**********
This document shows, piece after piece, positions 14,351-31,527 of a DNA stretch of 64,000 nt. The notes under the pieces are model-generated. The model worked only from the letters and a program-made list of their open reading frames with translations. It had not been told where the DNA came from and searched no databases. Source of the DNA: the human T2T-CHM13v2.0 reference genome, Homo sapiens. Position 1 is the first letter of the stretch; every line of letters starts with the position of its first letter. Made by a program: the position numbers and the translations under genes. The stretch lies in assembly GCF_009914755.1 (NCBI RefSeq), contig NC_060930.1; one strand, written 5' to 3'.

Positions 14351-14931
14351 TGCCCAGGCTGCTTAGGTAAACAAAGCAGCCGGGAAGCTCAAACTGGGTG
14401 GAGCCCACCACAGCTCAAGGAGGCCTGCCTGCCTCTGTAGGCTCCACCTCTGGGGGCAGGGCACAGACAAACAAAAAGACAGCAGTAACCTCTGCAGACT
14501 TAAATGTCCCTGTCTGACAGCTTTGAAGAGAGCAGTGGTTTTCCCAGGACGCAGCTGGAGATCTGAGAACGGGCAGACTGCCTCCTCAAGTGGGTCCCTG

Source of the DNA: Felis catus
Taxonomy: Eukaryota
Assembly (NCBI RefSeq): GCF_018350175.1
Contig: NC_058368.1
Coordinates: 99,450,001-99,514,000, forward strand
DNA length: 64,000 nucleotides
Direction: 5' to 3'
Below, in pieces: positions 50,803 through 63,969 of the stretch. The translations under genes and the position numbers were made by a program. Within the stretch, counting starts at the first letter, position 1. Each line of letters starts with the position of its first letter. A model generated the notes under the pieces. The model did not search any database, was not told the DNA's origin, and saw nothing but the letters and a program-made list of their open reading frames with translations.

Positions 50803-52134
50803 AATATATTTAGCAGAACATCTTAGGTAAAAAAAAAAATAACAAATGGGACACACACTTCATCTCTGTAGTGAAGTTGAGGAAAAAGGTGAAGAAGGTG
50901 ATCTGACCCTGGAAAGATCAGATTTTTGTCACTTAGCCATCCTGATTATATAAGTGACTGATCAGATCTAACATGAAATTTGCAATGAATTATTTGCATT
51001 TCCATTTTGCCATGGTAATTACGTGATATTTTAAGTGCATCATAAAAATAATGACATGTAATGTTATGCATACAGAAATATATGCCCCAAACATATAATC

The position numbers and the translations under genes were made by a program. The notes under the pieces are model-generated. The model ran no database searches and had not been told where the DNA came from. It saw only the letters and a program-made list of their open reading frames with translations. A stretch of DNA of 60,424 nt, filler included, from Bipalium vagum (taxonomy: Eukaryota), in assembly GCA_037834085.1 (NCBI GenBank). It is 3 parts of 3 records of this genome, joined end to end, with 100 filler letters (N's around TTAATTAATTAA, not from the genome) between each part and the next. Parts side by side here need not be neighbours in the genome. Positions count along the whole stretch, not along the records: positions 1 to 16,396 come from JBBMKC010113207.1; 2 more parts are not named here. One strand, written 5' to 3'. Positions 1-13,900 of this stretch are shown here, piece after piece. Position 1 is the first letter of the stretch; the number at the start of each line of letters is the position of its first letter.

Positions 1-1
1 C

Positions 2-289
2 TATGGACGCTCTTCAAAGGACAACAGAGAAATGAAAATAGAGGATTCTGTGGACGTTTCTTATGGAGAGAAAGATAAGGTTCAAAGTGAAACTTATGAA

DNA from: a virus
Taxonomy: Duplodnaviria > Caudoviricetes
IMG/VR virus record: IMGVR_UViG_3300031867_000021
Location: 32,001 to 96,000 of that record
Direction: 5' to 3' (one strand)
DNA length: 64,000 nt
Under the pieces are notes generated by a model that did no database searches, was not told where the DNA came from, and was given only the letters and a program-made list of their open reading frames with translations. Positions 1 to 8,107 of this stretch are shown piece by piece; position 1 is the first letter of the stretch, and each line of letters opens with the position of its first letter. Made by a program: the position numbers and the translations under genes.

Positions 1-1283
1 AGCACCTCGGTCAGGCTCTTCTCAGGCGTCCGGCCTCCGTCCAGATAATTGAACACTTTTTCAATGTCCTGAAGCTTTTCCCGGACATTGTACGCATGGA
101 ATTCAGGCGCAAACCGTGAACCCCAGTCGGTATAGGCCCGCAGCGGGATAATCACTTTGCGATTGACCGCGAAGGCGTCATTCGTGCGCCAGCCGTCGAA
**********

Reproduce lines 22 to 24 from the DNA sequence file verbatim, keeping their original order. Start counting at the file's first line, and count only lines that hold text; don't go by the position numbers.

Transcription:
2 TATGGACGCTCTTCAAAGGACAACAGAGAAATGAAAATAGAGGATTCTGTGGACGTTTCTTATGGAGAGAAAGATAAGGTTCAAAGTGAAACTTATGAA

DNA from: a virus
Taxonomy: Duplodnaviria > Caudoviricetes